The plaintiff in Ambrose  contended  that there were no signs or warnings  behind the bar about the trap door  or stating that customers were not permitted behind the bar. The Court in denying the defendants motion for summary judgment held ,, when as  here, the defendant is the operator of a business where the trap door  is located, a plaintiff need not show that  the open door constituted  a structural  defect or  a building code  violation “ .As for defendants' argument that  the trap door  was in plain view and  was therefore an open and obvious condition , the court  noted that the  issue  of “ whether a condition is open and obvious is  generally a jury question and  the  court  should  only determine that  the risk was open and obvious as a matter of  law when the  facts compel such conclusion . Westboro v WR Activities – Cabrera  Mkts. 5 A.D. 3d at 72. Moreover, “ the mere  fact that a defect or  hazard  is capable of being discerned by a careful observer  is  not  the end of the analysis . The nature or  location of some hazards , while they are technically visable , make them likely to be overlooked. Id See  also: Thornhill v Toys ‘ R”  Us  NYTEX  , Inc. 183 A.D. 2d 1071 (3d Dept 1992).   . In any event  , a finding that  a condition is open and obvious does not  eliminate a defendant's duty to maintain the property in a reasonably safe condition . Westboro v WR Activities – Cabera Mkts  5 A.D. 3dat  73 . See generally , O'Connor- Miele v  Barhite  & Holzinger, Inc. 234 A.D. 2d 106. (1st  Dept 1966).

In  the case I mediated, the black  basement floor door  was closed and there was no warning when the plaintiff  was   led  behind the counter by the manager . She was directed to  stay  behind the  counter while he went to get a delivery outside.  The plaintiff in our case was not given  any warning that  there was a basement floor or  trap door. We argued at mediation that it  was foreseeable that  if the door was opened  behind her  with  no warning she  may fall  through the open  door into the basement.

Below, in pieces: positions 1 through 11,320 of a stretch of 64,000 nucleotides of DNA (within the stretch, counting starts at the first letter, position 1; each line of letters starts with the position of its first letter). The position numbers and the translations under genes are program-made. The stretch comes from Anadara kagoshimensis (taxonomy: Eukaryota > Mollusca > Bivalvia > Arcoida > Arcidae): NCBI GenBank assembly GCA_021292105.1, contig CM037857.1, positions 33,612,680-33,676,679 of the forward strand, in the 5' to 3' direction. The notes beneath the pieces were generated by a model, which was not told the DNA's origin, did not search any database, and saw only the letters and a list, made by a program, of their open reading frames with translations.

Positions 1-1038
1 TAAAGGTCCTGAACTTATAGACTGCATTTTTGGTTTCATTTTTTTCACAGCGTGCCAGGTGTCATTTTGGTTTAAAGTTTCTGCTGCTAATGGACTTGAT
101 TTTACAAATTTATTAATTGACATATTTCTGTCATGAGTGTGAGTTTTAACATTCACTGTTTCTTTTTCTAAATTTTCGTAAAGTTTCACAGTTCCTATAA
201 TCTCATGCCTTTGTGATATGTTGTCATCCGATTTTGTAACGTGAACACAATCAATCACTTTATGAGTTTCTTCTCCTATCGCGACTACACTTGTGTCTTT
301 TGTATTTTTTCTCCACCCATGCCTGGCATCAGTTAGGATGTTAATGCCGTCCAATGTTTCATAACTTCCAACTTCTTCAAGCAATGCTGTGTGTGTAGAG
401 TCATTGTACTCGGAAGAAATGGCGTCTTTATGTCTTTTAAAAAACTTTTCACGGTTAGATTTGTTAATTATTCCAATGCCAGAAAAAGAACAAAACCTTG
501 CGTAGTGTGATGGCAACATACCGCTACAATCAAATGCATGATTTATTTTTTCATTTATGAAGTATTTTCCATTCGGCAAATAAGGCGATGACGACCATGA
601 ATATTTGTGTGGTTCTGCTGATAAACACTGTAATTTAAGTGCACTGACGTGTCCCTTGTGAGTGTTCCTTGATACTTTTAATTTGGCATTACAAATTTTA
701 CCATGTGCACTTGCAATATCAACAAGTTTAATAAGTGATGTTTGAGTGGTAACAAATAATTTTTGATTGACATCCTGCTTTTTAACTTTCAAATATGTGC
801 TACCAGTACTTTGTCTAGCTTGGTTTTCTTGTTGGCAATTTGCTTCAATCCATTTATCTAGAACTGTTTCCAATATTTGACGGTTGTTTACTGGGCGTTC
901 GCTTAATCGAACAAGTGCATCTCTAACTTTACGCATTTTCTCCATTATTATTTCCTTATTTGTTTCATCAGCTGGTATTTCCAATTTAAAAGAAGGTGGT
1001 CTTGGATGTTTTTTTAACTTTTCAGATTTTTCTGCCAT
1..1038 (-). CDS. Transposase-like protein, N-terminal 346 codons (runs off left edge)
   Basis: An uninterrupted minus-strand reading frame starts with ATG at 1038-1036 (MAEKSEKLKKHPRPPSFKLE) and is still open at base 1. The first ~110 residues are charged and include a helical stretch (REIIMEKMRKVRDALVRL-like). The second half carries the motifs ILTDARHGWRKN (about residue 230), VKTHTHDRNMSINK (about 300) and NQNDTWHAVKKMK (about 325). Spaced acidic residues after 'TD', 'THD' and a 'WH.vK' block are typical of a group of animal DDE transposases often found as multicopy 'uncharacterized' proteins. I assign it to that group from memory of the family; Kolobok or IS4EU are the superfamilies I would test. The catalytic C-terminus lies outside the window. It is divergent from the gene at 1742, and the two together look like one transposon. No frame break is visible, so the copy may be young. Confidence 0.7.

The law provides that a  plaintiff need  not demonstrate the precise way the  accident happened , or the extent of the injuries , was  foreseeable  . Derdiarian v  Felix Contracting Corp. , 51 N.Y. 2d 308, 315 (1980). Here  the defendant concedes  by the statement of  the  store  employee that he opened the basement floor door and failed to provide  plaintiff  with any warning of same prior  to the accident. See;  Havas Victory Paper Stock,  49 N.Y. 2d 381 (1980). The counter area was not closed  off to plaintiff  by a door, rope or any barrier or caution sign,  and  she was  invited and instructed  to walk  behind  the counter. Our case settled for a high five figure settlement . 

 Outdoor Locks affixed to Cellar Doors 

What about a fact pattern where a plaintiff trips over a lock affixed to cellar doors on a sidewalk   Those cases can survive a motion for summary judgment and go to a jury. An example of such a case is  Doughim  v M& US  Property  Inc. Supreme Court  of  New York ,   120 A.D. 3d 466, 990 N.Y. S. 2d 816 , ( 2nd Dept. 2014),  where  the plaintiff tripped and  fell over a lock that  was affixed to a set of sidewalk -level   cellar doors. The Court held that the lower Court properly  denied the defendants' motion for summary judgment dismissing the complaint. e, the defendants failed to establish, prima facie, that the lock, over which the plaintiff allegedly tripped and fell, was not a dangerous condition ( see Jelle v Etfried Realty Corp., 266 App Div. 981, 44 N.Y.S.2d 381; cf. Kempe v Concourse Realty Corp., 237 App Div. 708, 262 N.Y.S. 404). Furthermore, the defendants failed to make a prima facie showing that the lock was trivial and therefore not actionable ( see Deviva v Bourbon St. Fine Foods & Spirit, 116 A.D.3d 654, 983 N.Y.S.2d 295; Nagin v K.E.M. Enters., Inc., 111 A.D.3d at 901), or that the lock was open and obvious and not inherently dangerous ( see Stoppeli v Yacenda, 78 A.D.3d at 816; Gradwohl v Stop & Shop Supermarket Co., LLC, 70 A.D.3d 634.


If you have been involved in any trip and fall accident call Lemmo Law for a free consultation. We will analyze the facts of your fact pattern and tell you if you have a case.